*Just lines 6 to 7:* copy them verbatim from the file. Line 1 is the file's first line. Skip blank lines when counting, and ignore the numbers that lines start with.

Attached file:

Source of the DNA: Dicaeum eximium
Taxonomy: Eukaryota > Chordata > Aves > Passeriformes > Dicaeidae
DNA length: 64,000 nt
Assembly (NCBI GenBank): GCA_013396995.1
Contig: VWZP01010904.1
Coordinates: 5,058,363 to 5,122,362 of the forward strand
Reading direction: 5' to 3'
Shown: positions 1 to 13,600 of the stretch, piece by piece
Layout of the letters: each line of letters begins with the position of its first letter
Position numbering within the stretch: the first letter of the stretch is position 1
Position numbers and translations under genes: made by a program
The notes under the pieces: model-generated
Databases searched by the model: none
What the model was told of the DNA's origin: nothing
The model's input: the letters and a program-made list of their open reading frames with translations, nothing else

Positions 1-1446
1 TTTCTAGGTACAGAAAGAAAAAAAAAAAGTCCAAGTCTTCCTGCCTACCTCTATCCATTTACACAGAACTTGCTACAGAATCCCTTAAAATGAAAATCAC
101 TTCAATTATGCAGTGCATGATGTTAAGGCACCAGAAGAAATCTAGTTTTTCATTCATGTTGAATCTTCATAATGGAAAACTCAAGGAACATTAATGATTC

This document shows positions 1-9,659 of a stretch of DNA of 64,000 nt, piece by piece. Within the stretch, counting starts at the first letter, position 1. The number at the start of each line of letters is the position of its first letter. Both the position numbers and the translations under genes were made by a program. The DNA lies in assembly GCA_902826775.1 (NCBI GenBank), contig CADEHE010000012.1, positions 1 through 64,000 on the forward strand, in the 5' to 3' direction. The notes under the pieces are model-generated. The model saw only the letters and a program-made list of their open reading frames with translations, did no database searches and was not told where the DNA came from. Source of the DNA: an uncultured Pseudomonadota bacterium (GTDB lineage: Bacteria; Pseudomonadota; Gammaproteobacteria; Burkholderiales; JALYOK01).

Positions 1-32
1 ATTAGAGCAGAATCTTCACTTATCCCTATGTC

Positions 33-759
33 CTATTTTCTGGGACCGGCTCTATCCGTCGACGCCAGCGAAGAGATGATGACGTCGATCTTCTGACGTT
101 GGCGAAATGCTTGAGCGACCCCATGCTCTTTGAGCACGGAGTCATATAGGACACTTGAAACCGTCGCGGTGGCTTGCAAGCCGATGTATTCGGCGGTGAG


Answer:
Coordinates: 5,058,363 to 5,122,362 of the forward strand
Reading direction: 5' to 3'